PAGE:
Monday, February 10, 2014

Dear Justin...

Dear Justin Bieber,

I've known about you and have been listening to your music since you were twelve.

Not because I particularly love pop tween music, but because my daughter loves your music, and I listen to what she listens to. She loves the song "Baby", by the way, and absolutely adores the video to "One Less Lonely Girl".

I have to give you credit. You are a talented entertainer, and have found your niche playing the heartstrings of young girls across the globe. I even read that a certain model, at least 10 years your senior, divorced her actor husband just so she could be with you. It seems like you had everything a person could ever want: lots of money, lots of friends, a successful career, world-wide popularity, good looks, and a loving mom. What else could anybody ask for?

So what happened, Justin?

I gave you a pass when I heard that you spit on some fans (even though that's pretty gross), because I can see where you might get tired of people mobbing you everywhere you go. I defended you when my husband said that our daughter shouldn't be listening to your music, not because of the lyrics, but because of your personal choices that are so frequently publicized. I even looked the other way when you urinated into a mop bucket at a nightclub (which, incidentally, I believe that Scott, Kourtney K's boyfriend, did the same thing. I don't know what that says about either one of you, really.)

See, I gave you the benefit of the doubt. You're a kid. I know your mother probably didn't raise you to think that you could pee in anything else but a urinal, because that's what moms do. We do our best to teach our kids to make good choices, even, and I will add especially, when you're under pressure. And I can imagine that you're under an incredible amount of pressure. Maybe that's what makes so many kids in the entertainment industry flop. They can't handle the fame, the money, the gossip, the paparazzi, the groupies, the drugs, the alcohol, the people who use you for what they can get from you rather than loving you for who you are. I get it, Justin, but I can't defend you anymore.

What you don't seem to understand is that in a small town in the middle of a state situated on the east coast is a little girl who loves you, Justin. She looks up to you. She is watching what you do, the choices you make, the things you say, how you act. She believes the words in your songs and wants them to be true. She believes in true love and fairy-tale romances, in boys who want to rescue girls from being lonely. Then she hears the news of your latest antic and she's understandably confused.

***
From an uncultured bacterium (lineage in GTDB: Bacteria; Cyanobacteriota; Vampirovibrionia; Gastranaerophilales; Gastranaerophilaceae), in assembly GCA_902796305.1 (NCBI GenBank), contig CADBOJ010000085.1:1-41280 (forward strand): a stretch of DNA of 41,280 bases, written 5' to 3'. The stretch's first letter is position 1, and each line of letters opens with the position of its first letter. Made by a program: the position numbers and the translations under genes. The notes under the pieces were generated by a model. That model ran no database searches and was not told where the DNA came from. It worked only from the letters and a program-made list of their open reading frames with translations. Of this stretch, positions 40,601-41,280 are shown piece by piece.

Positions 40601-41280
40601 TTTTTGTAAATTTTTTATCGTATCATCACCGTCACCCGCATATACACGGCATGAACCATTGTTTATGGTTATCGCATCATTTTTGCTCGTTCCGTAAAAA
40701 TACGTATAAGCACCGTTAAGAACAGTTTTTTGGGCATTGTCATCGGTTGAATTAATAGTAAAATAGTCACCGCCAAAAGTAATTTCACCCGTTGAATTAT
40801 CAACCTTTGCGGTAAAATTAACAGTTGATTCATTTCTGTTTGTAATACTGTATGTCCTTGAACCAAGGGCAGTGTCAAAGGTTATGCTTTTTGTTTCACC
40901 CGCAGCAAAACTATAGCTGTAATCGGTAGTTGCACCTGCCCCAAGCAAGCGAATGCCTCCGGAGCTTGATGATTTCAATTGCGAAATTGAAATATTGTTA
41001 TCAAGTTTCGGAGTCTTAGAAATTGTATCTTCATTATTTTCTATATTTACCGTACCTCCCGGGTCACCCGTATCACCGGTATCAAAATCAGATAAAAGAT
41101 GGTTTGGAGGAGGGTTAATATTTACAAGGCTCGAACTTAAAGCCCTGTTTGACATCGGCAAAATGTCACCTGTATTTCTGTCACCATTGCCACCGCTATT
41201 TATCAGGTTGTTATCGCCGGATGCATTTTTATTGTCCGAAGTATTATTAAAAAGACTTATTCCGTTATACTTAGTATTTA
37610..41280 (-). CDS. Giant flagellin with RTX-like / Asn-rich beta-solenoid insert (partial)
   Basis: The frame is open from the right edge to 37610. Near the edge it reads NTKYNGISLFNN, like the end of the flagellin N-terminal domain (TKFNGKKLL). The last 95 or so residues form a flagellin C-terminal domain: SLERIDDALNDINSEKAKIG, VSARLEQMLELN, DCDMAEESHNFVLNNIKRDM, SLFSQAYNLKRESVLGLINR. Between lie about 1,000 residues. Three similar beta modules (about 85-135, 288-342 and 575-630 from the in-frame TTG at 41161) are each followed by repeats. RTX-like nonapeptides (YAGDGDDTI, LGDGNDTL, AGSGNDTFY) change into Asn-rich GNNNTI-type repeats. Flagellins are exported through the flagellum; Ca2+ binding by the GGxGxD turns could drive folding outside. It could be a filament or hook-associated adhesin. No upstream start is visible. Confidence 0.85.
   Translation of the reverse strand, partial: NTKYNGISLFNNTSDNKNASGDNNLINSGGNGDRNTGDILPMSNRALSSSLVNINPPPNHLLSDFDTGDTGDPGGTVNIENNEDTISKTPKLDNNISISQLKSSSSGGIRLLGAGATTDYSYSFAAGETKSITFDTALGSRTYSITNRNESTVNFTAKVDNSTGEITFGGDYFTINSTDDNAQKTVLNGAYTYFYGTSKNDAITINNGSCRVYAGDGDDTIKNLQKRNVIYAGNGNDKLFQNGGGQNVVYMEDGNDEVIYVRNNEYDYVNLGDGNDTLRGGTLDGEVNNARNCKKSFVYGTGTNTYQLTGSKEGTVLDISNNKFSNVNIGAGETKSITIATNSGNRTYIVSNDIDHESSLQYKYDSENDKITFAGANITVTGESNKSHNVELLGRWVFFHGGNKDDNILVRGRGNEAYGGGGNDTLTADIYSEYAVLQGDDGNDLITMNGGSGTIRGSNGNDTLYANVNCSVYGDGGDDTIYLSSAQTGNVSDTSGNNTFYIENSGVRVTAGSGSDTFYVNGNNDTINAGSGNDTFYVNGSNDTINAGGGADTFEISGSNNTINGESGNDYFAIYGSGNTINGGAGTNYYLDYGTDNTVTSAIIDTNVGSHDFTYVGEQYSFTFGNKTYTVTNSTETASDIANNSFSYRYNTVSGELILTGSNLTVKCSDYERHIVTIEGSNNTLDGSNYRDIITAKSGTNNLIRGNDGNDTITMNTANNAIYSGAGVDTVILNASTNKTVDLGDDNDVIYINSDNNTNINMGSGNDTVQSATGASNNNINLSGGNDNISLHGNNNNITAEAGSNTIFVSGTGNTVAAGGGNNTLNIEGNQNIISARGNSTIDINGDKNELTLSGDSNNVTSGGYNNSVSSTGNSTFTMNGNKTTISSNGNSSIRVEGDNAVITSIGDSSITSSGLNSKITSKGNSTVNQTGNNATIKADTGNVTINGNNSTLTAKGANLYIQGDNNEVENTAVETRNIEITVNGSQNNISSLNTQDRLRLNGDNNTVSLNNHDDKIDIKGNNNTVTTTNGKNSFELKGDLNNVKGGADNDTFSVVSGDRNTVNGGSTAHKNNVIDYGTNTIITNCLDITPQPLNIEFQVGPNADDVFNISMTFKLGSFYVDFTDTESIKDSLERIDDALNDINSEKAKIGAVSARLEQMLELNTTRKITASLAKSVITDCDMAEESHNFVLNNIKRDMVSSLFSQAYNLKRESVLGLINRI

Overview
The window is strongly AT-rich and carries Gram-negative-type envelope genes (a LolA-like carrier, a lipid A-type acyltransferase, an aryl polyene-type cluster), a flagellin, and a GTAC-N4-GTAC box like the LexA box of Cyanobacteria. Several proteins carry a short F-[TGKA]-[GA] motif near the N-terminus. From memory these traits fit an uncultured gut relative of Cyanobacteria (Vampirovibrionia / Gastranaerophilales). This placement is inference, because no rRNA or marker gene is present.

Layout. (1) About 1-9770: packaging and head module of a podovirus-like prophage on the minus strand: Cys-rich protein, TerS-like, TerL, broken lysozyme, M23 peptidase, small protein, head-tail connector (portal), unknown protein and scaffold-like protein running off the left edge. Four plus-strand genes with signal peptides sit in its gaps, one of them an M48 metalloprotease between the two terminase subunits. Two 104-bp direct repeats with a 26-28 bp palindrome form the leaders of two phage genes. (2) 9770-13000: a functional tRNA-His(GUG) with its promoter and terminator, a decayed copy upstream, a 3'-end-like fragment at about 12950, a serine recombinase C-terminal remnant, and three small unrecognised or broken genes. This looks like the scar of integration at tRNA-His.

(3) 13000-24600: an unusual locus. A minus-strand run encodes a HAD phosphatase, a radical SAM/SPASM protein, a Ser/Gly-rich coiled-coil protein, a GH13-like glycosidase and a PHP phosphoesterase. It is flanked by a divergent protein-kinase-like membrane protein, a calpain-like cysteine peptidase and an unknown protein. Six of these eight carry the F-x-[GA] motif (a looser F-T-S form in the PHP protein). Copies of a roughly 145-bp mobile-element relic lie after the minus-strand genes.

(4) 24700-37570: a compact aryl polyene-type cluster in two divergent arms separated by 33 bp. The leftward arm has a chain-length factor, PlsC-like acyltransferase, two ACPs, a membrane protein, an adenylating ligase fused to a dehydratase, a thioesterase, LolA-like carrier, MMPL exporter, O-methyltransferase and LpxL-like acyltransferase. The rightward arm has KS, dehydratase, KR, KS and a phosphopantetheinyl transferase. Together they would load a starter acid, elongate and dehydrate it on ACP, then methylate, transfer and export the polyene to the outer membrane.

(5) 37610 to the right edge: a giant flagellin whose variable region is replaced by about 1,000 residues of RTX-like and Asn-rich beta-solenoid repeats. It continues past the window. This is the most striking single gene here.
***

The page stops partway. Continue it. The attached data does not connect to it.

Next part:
You have all the resources to do good in the world, Justin. You have everything you need in life to be a good role model and make a positive impact on people. Think about how many lives you touch on a daily basis. You have talent, you have celebrity power, you have money. You could be speaking to middle schools across the country about bullying. You could be traveling to Africa or the Dominican Republic and offering to help with food, clean water, or building a school. You could make a difference, Justin. You really could. And all it would take is making that brave choice. I know it would take courage, but I also believe that courage is something you possess.

Maybe I make it all out to be too simple. I'm not in the position you are and never will be. I don't know how hard it is to be you.

You'll probably never read this, since you are Justin Bieber and I am a mother who writes a small blog for a handful of people. And because I am the mother of a very impressionable daughter, I have to cut you out of our lives.

We have to be very, very careful of who and what we idolize.

Choices don't just affect the here and now, by the way. They affect everyone around us, even the people we don't know are watching. The ripple effect of the choices we make is far-reaching, and they stay with us for the rest of our lives. And sometimes the choices we make can cause someone else to stumble, and right now, I have to make sure that the person who stumbles is not my daughter.

But this is probably something you have already heard a thousand times, even at your young age.

Good-bye, and good luck, Justin.

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